Doing A Startup On The Side
“Do you want to be CEO of an empire or do you see this as a lifestyle business?”
By Carmen Feliciano (Co-Founder, Penny & Mary)
Women are so great at multi-tasking that is has been a repartee of many jokes.
With the decreasing cost of starting a business, it is therefore not surprising to find more and more women pursue their own startups while holding a full-time job. That said, any woman who plans to go down this path must consider a few things.
What is your end goal?
Do you want to be CEO of an empire or do you see this as a lifestyle business? The former definitely takes more commitment from you and forces you to set milestones (i.e. when to quit your job?).
Are your employers aware of your startup?
I’m not just asking this for fairness sake (after all, they are paying you for your nine-to-five day job) but because there might be legal ramifications. If you are pursuing something in the same industry as your job, check if you’ve signed a non-compete. If the output is also in line with what you are hired to do, there might be copyright or IP issues.
What are you willing to give up?
Time. You still need to do a kickass job in your nine-to-five while you plow through startup grunt from five-to-nine.
Money. It’s hard to find funding if you are not doing it full-time so bootstrapping is a common option.
Success. Or rather, a slower track to success. This is especially relevant if you want this to be more than a lifestyle business.
What are the resources available to you?
School network. A lot of schools are building their entrepreneurship programs and offer alumni resources and opportunities to connect with fellow entrepreneurs.
Tech community. There is growing interest in tech and one can find like-minded people via local groups or networks such as Women 2.0.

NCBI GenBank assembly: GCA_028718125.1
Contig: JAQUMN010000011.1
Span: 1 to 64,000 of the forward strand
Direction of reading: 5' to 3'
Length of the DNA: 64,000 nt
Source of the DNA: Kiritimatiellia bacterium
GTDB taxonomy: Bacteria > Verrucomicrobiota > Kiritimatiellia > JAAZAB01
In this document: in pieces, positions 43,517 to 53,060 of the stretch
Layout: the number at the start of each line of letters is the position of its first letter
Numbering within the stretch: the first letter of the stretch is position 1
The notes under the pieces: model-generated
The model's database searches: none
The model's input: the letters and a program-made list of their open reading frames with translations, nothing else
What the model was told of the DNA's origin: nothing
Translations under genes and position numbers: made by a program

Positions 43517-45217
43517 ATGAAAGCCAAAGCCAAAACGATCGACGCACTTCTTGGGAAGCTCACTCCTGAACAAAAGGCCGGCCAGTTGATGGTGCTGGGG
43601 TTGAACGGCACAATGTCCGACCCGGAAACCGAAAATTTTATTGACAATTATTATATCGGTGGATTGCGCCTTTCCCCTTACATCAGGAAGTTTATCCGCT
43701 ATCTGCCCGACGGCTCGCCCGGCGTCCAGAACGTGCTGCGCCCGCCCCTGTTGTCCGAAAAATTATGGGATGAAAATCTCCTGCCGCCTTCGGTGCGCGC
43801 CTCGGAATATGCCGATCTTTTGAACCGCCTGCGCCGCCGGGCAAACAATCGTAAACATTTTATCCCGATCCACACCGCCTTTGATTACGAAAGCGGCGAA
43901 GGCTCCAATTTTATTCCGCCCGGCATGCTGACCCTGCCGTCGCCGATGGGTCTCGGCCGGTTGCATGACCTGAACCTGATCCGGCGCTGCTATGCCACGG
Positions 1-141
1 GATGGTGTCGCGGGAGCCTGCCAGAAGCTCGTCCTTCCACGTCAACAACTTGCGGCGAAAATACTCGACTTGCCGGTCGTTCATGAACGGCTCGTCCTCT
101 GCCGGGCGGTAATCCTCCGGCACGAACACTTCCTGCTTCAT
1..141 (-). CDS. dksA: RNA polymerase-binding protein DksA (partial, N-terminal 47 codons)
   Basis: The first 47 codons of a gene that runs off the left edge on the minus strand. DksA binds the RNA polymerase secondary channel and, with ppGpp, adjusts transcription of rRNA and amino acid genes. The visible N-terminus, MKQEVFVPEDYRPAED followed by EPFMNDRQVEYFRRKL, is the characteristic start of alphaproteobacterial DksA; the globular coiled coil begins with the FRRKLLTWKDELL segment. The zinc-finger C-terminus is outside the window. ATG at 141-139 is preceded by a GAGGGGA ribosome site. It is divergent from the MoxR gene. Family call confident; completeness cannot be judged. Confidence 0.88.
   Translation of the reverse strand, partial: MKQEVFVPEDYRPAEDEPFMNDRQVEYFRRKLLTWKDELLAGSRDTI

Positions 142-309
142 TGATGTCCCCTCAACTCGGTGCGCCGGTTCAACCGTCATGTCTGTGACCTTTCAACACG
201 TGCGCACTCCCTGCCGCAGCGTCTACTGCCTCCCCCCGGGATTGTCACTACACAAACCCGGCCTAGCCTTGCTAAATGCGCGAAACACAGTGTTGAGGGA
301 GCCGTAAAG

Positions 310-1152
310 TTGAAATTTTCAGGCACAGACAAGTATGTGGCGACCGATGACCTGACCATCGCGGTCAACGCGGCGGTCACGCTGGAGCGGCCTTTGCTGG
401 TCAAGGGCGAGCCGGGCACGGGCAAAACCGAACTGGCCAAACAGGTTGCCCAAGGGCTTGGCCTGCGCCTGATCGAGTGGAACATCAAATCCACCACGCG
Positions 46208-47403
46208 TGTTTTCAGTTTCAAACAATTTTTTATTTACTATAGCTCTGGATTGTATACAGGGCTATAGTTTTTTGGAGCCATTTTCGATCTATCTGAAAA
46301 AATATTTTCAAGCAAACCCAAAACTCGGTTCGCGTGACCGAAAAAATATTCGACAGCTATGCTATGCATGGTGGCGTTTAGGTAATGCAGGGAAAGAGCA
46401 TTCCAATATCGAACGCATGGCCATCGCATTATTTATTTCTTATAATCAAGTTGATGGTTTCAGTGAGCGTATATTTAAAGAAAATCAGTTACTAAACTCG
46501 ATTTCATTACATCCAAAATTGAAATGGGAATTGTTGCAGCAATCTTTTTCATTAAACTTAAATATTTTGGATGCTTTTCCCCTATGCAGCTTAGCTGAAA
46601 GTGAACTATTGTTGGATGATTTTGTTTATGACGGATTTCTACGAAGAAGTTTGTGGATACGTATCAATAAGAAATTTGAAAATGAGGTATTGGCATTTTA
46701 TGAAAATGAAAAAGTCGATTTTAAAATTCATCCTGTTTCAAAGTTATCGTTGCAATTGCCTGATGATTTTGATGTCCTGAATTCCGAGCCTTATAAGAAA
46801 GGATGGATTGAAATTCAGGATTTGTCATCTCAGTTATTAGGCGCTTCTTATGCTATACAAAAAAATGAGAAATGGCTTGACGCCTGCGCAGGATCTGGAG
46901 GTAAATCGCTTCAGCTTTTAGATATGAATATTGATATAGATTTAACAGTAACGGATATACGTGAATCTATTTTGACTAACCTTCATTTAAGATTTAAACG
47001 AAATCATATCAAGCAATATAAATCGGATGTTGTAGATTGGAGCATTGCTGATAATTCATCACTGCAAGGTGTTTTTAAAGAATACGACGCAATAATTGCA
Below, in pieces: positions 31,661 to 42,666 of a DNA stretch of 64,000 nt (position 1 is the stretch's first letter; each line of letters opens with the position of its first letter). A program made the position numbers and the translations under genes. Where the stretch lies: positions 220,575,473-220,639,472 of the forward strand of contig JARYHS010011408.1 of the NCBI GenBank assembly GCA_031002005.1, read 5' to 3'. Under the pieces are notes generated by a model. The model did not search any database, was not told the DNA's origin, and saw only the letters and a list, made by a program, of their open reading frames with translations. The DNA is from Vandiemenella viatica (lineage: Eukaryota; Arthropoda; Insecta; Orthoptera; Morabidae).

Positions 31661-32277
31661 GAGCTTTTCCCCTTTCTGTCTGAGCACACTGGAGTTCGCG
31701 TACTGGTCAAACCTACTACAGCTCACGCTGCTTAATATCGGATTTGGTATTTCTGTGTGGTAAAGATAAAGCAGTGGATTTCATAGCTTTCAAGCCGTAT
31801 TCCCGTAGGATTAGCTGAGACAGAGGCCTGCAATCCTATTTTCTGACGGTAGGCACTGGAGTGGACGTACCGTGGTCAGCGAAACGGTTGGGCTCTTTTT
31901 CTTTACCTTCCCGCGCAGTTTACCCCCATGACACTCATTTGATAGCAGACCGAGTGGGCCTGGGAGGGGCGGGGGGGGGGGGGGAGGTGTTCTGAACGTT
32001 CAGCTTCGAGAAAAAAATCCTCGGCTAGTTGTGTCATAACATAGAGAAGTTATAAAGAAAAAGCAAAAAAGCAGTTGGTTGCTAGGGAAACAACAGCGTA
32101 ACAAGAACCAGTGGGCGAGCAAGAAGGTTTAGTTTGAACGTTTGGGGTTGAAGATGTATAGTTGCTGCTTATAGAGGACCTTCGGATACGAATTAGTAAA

Mentor(s). There is no one formula for finding a mentor but the best bet is to talk to as many people as you can. You’d be surprised by how eager many successful people are to help out aspiring entrepreneurs who face the same challenges they did. I was fortunate to meet Christ Stanchak, founder and CEO of Ticketleap, who also started his company on the side for a few years before doing it full-time. Other entrepreneurs I count as mentors are Jeremy Bloom, CEO of Integrate and Matthew Safaii, founder of Quewey.
VCs. Do not just go to VCs when you are raising money. VCs are passionate about entrepreneurship and are usually happy to give feedback and advice. However, their time is also valuable so make sure you have a well thought-out idea before reaching out.
Friends and Family. Just like VCs, do not go to them just to raise money but also for feedback. Think about your friends who have started or currently help run a small business.
What are the milestones?
As mentioned earlier, one needs to set metrics especially if you are looking to do this full-time. More importantly, you also need smaller milestones so you can have your small wins. I say this because it takes tenacity to go down this road.
My own journey started the last year of my MBA program. After over a year and two outsourced development teams, we have finally launched Penny & Mary, a platform that uses principles in business to solve the pain points in wedding planning. We have also launched a sister site ask wedding planning, which is the Quora for weddings.
Thinking through the points I’ve described has helped us persevere and achieve the milestones we have set for ourselves.
If you have taken a path similar mine or are considering it, I would love to hear from you.
Editor’s note: Got a question for our guest blogger? Leave a message in the comments below.
About the guest blogger: Carmen Feliciano is a Co-Founder of Penny & Mary. She is a recent Wharton MBA working in business development. She is also cofounder of Penny and Mary- a wedding planning platform that applies principles in business to the wedding planning process to make it more efficient for brides, wedding planners, and wedding vendors. The sister site ask wedding planning is a Q&A site for weddings.